I am going to diverge from my usual blog content today, I hope you don't mind.
I'm going to be a little... disconcerted.
You see, we got a letter saying we were being audited by the State Tax Commission. It said that they thought it would be fun, after 3 years, to compare our State Tax return with our Federal Tax return. Their comparison indicated a discrepancy and possible corrections.
We dusted off our copies of the 2006 returns and could not see the discrepancy. In fact, it appeared that all things were in order.
We had two options.
1. Agree with the discrepancy and pay additional taxes.
2. Disagree and send in complete copies of both tax returns from 2006 including all schedules and forms, copies of any letters from the IRS regarding our 2006 taxes, a copy of the letter I am summarizing here, our daytime phone number, one package of press-on nails, a gift card to WalMart, and our 3 favorite children. A pay-your-own-postage envelope was enclosed, for our convenience.
We decided to create another option.
3. Call the Auditing Division and figure out exactly what they were looking at since everything looked hunky-dory on our end.
The auditor was very nice. He pointed out that we had entered a big, fat ZERO on line 5 when we should have entered a big, fat $2009. I looked at the copy of our return. No ZERO. It said $2009. Every i... dotted. Every t... crossed. I told him as much.
I heard frantic typing through the silence from his end of the phone as he pulled up a copy of our actual return.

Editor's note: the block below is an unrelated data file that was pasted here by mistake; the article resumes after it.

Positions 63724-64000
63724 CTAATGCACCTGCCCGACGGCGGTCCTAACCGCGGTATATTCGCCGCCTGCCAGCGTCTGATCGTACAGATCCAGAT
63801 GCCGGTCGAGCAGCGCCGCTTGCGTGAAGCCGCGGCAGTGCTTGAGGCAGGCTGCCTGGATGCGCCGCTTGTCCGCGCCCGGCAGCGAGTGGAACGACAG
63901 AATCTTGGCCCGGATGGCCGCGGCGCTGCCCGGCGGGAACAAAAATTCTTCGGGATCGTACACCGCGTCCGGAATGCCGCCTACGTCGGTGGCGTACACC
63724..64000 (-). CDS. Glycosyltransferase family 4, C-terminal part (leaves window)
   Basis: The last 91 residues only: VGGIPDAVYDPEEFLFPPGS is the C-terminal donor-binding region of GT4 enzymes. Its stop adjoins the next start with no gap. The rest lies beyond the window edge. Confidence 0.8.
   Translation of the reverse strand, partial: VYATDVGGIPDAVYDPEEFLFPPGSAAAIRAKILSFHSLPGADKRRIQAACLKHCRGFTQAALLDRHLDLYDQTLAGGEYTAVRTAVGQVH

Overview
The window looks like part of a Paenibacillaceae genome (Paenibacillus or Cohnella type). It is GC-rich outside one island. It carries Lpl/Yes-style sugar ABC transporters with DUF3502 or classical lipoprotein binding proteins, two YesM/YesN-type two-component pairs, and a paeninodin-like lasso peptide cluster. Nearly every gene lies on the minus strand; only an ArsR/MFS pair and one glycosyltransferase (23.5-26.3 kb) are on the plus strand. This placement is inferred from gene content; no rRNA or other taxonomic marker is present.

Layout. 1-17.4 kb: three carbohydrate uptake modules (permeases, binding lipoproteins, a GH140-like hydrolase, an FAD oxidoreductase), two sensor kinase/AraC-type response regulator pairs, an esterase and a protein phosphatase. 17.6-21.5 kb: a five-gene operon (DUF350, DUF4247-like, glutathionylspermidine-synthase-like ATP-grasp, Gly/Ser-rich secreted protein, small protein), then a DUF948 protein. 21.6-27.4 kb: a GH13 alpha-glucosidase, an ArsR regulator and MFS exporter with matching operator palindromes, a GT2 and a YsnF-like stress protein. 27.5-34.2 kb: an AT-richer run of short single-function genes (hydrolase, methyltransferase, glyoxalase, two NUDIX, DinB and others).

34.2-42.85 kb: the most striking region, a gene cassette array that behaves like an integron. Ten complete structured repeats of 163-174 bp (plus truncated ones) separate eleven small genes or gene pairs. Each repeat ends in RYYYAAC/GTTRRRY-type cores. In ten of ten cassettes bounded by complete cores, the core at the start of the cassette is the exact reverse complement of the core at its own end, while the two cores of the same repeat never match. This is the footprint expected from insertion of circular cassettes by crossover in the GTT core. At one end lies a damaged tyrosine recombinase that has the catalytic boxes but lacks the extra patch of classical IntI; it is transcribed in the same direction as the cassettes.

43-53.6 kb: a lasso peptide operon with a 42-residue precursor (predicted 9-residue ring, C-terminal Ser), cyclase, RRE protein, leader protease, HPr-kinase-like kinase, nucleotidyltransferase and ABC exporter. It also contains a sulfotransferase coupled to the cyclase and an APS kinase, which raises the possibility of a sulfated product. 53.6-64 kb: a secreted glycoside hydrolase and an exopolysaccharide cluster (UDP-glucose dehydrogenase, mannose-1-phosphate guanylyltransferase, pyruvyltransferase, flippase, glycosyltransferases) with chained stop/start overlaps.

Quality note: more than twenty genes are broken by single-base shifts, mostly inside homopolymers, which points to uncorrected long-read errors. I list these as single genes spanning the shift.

Okay, now they had it. It seemed that, back in 2006, someone on their end had entered our return in their system incorrectly. One of their State Tax Commission employees had looked at our nicely filed return, saw $2009, but entered a big, fat ZERO.
Their mistake. End of story, right?
Oh, no. It was just the beginning.
Because we were refunded $141 more than we should have been (due to their mistake) they would bill us for it. Plus interest, please. (I told you, Mr. Auditor was very nice.) I asked why we would have to pay interest on their mistake. Mr. Auditor informed me that the interest could likely be waived if we appealed it.
"Wait. Let me be sure I understand before I go crazy on you," I said to Mr. Auditor.
"Certainly!" he replied.
"We filed our taxes correctly. Everything was written in the exact amounts, on the right lines. And then someone in your office, whose job it is to enter information from our forms into your system, made a mistake. And now we have to pay for that mistake as well as going through the trouble of appealing the interest we are being charged on your mistake?"
"Exactly!" Mr. Auditor responded happily.
I passed the phone over to Allen as he is much better at confrontation and not crying when he is frustrated than myself.
They had a conversation where Mr. Auditor maintained his smiling voice and used lots of phrases like "not necessarily" (as in, it was not necessarily their mistake) and "I can understand your frustration".
End result? The State Tax Commission is not in the wrong. We are.
I would really, really love to hear your opinions on this.
Please. (See, I can be very nice, too.)
Are we crazy here? What would you do?